Heritage turkeys typically cost at least $4 per pound--at 26 pounds, Heritage Foods' biggest bird sells for $209, shipping included; grocers can sell a factory-farm Butterball at a quarter of that price. So Martins and Wickstrom decided to target foodies. With Big Turkey selling 46 million birds at Thanksgiving, even a sliver of the market would be great business, especially for small turkey farms, which, Martins says, "have had a hard time finding support."
While Wickstrom kept the books, Martins, who has a master's degree in performance studies, became the heritage turkey's chief publicist. He sent turkeys to the press for taste tests. (Reviewers typically say they're richer, juicier, and have more dark meat than industrial birds.) He helped Frank Reese, one of his suppliers, install a Webcam on his Kansas farm so customers could see their birds pre-slaughter.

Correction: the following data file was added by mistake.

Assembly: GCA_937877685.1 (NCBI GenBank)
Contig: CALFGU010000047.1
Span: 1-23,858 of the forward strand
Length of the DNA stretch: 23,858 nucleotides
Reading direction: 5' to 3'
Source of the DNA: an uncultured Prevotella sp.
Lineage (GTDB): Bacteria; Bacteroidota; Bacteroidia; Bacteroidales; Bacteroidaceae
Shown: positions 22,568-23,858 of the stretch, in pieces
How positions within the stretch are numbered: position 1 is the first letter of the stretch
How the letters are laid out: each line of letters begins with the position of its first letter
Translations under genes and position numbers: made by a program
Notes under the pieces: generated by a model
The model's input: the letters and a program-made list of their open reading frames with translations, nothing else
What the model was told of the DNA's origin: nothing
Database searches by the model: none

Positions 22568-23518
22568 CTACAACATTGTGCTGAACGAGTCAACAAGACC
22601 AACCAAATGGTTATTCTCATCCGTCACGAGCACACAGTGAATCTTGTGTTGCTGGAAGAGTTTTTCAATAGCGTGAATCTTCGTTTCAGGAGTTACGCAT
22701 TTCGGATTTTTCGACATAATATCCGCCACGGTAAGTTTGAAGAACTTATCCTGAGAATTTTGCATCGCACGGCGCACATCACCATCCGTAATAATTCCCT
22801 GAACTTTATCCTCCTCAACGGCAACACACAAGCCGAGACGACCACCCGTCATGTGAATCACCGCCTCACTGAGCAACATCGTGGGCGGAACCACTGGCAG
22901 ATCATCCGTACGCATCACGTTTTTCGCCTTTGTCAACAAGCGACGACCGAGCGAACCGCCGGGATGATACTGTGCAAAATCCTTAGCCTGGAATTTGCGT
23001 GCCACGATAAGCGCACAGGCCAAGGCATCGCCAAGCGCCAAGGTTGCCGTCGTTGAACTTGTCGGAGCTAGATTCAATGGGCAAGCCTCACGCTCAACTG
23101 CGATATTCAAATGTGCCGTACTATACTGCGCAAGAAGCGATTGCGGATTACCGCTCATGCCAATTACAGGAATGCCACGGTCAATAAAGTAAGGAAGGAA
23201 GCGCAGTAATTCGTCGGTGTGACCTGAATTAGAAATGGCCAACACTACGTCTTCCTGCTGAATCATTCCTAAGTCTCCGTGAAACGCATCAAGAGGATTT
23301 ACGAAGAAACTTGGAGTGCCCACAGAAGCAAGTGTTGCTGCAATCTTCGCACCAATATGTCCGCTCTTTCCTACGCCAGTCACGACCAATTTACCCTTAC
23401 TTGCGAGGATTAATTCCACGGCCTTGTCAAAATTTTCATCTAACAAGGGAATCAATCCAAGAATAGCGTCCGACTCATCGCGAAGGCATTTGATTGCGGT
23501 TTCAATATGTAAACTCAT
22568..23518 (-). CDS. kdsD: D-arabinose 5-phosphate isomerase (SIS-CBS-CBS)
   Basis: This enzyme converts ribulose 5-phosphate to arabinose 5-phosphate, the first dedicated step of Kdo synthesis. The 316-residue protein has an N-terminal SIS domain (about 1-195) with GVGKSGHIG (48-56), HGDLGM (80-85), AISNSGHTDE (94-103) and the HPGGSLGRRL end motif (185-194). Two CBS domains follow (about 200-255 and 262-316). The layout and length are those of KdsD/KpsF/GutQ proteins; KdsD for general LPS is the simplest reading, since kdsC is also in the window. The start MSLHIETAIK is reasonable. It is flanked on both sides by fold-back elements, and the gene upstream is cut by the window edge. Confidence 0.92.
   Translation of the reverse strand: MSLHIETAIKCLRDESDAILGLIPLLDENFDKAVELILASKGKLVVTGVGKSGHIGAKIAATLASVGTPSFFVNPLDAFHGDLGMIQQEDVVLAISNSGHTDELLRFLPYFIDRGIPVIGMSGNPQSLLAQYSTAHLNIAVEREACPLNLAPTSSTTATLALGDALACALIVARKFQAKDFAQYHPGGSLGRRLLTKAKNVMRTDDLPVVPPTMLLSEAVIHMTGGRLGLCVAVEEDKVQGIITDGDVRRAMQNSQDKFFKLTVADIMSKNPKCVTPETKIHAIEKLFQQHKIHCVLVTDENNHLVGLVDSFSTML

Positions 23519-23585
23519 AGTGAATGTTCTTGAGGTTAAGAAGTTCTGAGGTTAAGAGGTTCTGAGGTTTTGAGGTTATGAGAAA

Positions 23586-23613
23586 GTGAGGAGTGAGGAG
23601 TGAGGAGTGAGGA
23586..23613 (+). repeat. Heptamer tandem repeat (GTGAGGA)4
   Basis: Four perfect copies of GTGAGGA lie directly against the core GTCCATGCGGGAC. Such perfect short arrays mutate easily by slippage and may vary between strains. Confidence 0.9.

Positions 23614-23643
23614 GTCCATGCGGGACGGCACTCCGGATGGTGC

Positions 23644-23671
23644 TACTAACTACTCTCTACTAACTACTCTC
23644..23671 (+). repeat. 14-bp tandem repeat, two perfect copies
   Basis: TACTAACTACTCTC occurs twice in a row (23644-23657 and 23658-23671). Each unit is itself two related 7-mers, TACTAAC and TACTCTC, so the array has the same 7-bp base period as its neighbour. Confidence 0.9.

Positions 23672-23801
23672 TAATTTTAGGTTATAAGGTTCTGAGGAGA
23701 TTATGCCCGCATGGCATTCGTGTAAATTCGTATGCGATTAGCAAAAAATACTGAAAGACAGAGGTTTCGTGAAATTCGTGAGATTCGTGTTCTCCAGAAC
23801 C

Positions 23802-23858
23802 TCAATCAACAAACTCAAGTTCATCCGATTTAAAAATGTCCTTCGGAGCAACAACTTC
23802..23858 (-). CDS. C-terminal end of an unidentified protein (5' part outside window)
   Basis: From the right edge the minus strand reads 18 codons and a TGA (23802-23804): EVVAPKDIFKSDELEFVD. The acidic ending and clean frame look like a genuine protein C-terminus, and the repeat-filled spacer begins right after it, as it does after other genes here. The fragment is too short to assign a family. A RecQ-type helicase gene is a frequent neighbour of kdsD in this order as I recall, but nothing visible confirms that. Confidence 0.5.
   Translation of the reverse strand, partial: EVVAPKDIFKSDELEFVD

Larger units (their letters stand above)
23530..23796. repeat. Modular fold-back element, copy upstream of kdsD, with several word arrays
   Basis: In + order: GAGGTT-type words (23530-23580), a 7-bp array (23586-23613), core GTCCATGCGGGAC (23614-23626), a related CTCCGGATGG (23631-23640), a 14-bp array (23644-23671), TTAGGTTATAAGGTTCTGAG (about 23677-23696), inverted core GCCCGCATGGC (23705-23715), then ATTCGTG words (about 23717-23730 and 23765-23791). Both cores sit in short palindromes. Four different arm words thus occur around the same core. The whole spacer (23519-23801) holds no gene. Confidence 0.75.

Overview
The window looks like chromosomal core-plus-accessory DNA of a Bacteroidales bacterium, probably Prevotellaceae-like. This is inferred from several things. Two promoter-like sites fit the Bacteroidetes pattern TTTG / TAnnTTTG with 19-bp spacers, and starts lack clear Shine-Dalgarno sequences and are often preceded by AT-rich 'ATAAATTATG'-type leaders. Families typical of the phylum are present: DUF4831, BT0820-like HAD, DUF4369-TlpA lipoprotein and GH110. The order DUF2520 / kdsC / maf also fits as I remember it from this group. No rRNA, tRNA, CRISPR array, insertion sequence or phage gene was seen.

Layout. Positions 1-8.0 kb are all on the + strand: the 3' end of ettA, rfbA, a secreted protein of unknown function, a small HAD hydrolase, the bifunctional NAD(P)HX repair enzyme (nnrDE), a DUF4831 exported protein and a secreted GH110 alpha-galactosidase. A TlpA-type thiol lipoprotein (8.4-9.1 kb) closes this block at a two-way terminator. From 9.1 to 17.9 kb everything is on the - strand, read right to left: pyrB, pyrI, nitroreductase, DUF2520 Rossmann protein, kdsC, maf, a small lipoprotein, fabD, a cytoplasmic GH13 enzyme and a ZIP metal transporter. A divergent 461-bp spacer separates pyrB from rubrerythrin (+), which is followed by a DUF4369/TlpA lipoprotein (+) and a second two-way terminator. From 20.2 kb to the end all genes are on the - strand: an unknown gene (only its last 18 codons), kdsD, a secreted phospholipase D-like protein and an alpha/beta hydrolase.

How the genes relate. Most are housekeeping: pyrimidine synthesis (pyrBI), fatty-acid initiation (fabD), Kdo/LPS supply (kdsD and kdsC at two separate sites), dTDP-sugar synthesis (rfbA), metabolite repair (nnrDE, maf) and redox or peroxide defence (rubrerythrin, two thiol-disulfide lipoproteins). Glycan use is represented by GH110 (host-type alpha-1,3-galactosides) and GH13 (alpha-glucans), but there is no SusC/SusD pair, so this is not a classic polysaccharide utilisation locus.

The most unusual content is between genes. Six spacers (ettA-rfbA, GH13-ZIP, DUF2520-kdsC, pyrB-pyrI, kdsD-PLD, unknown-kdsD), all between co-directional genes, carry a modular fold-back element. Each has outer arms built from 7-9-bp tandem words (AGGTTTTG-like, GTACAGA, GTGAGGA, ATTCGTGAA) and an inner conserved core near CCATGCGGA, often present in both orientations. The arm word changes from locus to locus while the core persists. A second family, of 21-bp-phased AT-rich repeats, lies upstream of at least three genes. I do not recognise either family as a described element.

That excerpt is from the November issue of Fast Company. I looked up the article online and found no link to the businesses discussed. Really? "Fast Company" can't even add a hyperlink to its online articles? I found another article about the webcam at CNN. No hyperlink there either. No wonder I get my news from bloggers.
Here's Heritage Foods' website. This link appears to be the webcam, but it wasn't working when I checked.